It's true that I haven't dealt with +H. Peter Anvin
's patch series to improve the entropy counter calculations because I've been too busy, but also because most applications don't use it. They use /dev/urandom instead. So for the time I have to work on /dev/random (I don't get paid by Google to work on the random driver, and I'm also organizing things like the kernel summit), I'm more interested in worrying why get_cycle() is a no-op on the MIPS architecture, when it apparnetly has a cycle counter register --- since there are lots of home routers out there which use /dev/urandom, and use MIPS processors, and so this will make a much more immediate, practical difference.
The reality is that trying to estimate entropy given the timing sources available to the kernel is extremely difficult. So in the absence of real hardware support (and that's what rngd is for), entropy estimation is always going to be problematic, and probably hugely subject to error. So that's always going to be an issue with /dev/random.
Sure, I could imagine an option where the user specifies random.i_trust_the_intel_RDAND_hasnt_been_teampered_by_the_nsa=1 on the boot command line which routes RDRAND directly into /dev/random, where we blindly trust that RDRAND has full, completely trusted entropy. That might be good for users who require SP 800-90 compliance, and those users will typically trust the NSA anyway (or have no choice but to trust the NSA). But those users can also just use RDRAND directly. I suppose if those users really want to use open source software, like OpenSSL, and still be SP 800-90 certified, maybe it might be nice if /dev/random and /dev/urandom could have a SP 800-90 compliant mode. But if that's the case, let's have people state that officially, as opposed to these half-baked patches where the claim is "performance". I'm not even sure if his patch would have been sufficient for SP 800-90 certification, since the rules are a kind of strict about what is required by that.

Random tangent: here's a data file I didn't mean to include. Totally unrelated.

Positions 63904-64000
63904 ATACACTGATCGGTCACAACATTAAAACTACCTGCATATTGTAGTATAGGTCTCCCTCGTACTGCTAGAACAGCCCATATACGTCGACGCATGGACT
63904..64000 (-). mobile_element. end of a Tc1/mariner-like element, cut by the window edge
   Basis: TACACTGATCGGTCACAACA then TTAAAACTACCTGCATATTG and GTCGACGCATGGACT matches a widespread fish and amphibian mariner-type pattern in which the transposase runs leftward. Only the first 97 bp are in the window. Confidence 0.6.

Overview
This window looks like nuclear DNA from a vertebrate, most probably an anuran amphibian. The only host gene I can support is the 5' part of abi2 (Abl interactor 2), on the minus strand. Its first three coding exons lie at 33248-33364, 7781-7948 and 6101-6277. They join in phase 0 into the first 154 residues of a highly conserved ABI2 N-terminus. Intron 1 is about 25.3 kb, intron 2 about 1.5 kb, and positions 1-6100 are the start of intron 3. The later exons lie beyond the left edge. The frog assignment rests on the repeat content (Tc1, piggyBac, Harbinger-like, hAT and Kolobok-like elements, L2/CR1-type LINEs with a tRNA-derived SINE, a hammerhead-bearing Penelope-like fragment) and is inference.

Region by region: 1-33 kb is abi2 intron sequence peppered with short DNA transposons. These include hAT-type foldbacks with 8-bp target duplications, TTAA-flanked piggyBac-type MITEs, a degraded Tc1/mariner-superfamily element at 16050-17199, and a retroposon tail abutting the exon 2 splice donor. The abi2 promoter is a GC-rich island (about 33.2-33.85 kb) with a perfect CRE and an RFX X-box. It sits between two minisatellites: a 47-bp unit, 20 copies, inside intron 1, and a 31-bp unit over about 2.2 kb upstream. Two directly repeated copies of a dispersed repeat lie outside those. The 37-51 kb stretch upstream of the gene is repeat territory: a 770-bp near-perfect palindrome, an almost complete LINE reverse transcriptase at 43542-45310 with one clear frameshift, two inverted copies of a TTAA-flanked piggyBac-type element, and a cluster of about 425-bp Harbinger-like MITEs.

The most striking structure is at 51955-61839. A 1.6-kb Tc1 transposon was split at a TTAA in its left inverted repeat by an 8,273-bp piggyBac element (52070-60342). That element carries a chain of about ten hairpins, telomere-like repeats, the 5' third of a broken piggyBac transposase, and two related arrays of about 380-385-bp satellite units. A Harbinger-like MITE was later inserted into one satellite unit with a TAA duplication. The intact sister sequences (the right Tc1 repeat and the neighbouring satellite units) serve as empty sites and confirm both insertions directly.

One thing that we might do is to have the kernel periodically generate a random AES key from its random pool, and then encrypt the RDRAND output by that AES key before it is exported to user space. If that's allowed by the SP 800-90 specification (and I haven't read it closely enough to determine whether that would be considered an acceptible post-processing operation), then maybe that would be a solution that would satisfy everyone. I will say though, that, allowing federal contractors to make $$$ selling certified FIPS 140-2 implementations to the US government is not something that is a high priority claim on my volunteer time. I'm much more interested in making https web serving, ssh connections, GPG to be practically secure against all enemies, including both foreign and domestic intelligence agencies.